practice condition. In these two participants, having
access to the phrases posed no clear advantage (nor
disadvantage) to speech motor learning compared to
not having access to the phrases for self-controlled
Table 4. Pre and post-treatment participant and family member social validity ratings as measured using the modified
communication effectiveness index (Ball et al., 2004).
P1 Spouse
P2 Brother
Having a conversation with familiar persons in a quiet environment.
Having a conversation with strangers in a quiet environment.
Having a conversation with a familiar person over the phone.
Having a conversation with young children.
Having a conversation with a stranger over the phone.
Having a conversation while traveling in a car.
Having a conversation with someone at a distance.
Having a conversation with someone in a noisy environment.
Speaking or having a conversation before a group.
Having a long conversation with someone (over an hour).
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practice due to the missing information of production
frequency. However, it is apparent that there was a
motivating factor to complete the self-controlled
Perhaps, one of the ingredients missing in our quest
to identify optimal treatment intensity is the influence
of motivation. Currently, motivation is not one of the
factors considered for optimal treatment intensity
(Baker, 2012; Warren, Fey, & Yoder, 2007). However, it
is reported that how much and what was practiced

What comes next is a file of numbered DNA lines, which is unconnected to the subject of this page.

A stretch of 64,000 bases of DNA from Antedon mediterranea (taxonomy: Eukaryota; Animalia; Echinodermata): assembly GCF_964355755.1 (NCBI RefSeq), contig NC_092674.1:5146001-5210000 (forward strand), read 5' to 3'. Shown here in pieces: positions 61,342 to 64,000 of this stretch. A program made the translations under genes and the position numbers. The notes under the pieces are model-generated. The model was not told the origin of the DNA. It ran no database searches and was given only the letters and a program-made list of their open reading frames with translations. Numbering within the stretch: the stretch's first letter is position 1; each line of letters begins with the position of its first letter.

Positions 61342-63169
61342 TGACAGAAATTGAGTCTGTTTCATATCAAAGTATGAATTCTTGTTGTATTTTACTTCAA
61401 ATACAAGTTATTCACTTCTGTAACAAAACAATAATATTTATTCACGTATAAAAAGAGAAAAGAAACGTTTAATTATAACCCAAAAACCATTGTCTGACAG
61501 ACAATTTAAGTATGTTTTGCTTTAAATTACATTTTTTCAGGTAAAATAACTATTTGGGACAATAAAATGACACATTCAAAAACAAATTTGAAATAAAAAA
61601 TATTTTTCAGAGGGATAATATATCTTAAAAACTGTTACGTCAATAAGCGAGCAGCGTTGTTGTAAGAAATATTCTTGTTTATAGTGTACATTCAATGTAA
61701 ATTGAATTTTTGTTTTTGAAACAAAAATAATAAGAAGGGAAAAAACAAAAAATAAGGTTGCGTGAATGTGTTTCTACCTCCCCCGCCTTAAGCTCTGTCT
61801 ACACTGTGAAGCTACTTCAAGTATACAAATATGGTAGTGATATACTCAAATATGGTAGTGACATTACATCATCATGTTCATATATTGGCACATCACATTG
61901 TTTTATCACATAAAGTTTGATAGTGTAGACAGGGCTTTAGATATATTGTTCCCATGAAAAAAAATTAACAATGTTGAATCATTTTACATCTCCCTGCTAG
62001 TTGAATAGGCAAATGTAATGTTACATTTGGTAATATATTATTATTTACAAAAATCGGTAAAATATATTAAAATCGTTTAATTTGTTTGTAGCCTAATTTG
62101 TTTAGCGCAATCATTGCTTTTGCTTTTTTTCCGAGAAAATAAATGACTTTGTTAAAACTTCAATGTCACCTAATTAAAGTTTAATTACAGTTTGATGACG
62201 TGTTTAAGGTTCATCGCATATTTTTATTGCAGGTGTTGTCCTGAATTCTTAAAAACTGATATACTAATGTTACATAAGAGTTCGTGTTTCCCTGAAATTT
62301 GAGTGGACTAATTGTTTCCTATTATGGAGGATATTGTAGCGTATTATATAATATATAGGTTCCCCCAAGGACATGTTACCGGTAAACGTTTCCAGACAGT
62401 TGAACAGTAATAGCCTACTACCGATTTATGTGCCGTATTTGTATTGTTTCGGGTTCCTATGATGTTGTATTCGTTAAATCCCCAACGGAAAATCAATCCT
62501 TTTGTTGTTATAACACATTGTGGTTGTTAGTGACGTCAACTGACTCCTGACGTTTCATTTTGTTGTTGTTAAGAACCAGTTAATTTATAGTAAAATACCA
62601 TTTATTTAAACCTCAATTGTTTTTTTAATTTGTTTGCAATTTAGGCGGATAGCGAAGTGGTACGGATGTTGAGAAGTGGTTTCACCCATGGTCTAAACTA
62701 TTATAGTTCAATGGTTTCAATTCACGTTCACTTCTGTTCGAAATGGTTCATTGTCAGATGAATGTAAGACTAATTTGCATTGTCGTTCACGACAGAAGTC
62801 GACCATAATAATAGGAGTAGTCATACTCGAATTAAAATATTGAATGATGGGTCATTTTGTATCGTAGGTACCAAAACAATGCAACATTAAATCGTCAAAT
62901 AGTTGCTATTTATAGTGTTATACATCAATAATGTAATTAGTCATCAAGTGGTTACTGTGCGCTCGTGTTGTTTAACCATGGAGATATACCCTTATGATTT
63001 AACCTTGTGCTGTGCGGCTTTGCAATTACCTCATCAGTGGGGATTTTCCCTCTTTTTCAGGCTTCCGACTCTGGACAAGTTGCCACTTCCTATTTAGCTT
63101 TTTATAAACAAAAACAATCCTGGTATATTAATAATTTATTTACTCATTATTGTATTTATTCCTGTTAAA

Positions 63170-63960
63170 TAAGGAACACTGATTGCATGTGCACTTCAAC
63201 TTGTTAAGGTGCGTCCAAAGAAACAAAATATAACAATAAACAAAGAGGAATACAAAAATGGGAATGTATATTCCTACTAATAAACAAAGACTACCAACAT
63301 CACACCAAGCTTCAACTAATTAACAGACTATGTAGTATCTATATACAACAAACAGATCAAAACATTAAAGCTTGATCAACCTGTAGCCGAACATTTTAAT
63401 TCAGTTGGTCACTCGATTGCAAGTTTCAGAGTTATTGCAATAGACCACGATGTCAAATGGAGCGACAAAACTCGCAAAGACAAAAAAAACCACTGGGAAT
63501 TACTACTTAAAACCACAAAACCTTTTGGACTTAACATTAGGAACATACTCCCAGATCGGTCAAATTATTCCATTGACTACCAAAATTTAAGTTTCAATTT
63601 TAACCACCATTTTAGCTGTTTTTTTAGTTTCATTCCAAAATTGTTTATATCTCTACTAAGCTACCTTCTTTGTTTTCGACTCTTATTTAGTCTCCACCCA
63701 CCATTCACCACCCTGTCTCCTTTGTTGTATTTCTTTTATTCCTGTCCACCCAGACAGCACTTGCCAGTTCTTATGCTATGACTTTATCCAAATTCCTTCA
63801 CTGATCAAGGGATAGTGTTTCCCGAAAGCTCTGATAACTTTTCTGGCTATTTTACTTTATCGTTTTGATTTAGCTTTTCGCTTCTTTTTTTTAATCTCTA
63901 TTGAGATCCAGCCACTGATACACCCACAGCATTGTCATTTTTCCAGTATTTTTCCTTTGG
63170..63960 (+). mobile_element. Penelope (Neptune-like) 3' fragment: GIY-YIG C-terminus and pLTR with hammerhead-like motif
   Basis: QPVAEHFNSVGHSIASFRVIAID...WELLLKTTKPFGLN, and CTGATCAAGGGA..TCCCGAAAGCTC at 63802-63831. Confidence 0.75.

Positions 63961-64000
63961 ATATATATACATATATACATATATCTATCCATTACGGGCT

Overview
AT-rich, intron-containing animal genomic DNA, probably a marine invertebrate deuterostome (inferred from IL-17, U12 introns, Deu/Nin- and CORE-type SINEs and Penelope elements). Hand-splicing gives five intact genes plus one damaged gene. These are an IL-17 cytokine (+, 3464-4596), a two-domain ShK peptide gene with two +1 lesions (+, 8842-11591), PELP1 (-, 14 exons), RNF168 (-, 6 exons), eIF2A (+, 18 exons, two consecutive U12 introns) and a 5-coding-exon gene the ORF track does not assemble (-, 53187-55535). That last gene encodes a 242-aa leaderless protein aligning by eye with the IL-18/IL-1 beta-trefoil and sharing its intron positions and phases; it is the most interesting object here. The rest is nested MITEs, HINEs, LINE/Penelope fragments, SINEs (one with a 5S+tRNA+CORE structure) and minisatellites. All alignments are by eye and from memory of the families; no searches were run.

influenced treatment outcomes more than session
dose and was identified as potentially one of the
missing ingredients (Cherney, 2012; Togher, 2012).
Having a better understanding of specific motivating
factors of our clients, could guide our decision to use
self-controlled practice and identify the best structure
to meet our patient’s needs (Varley et al., 2016). Investigations measuring motivating factors would be a
welcome area of future research (Raymer & Rothi, in
press) and may be one of the missing ingredients to
maximize behavioral change for speech motor learning
in our clients with acquired AOS.
The second treatment cycle aimed to explore the
influence of number of targets on transfer of speech
motor learning. Transfer of speech motor learning
occurred by retention 10 for P1 and around retention
15 for P2. At ten months post-treatment, P1 maintained performance while P2 dropped slightly. It
should be noted that P1 improved on the ten
months post-treatment measures on the untreated
phrases from Treatment Cycle 1. This response generalization suggests that the MLG approach was successful at internalizing the strategy or at least
targeting the underlying process affecting the
speech motor programing and planning system
(Coppens & Patterson, 2018). The response generalization and maintenance, supports the hypothesis that
decreasing the number of targets influences transfer
of speech motor learning.
Changes in encoding, storage and retrieval processes of memory for verbal stimuli are affected following a stroke (Campos, Barroso, & de Lara Menezes,
2010). By decreasing the number of targets, participants practiced the same phrase with fewer items of
interference between each phrase. This decrease in
cognitive load resulted in successful transfer of
speech motor learning not seen with more targets.
Response generalization is reported in other studies
using MLG (Friedman, Hancock, Schulz, & Bamdad,
2010; Kim & Seo, 2011; Lasker et al., 2008), the framework of PML (van der Merwe, 2011), as well as studies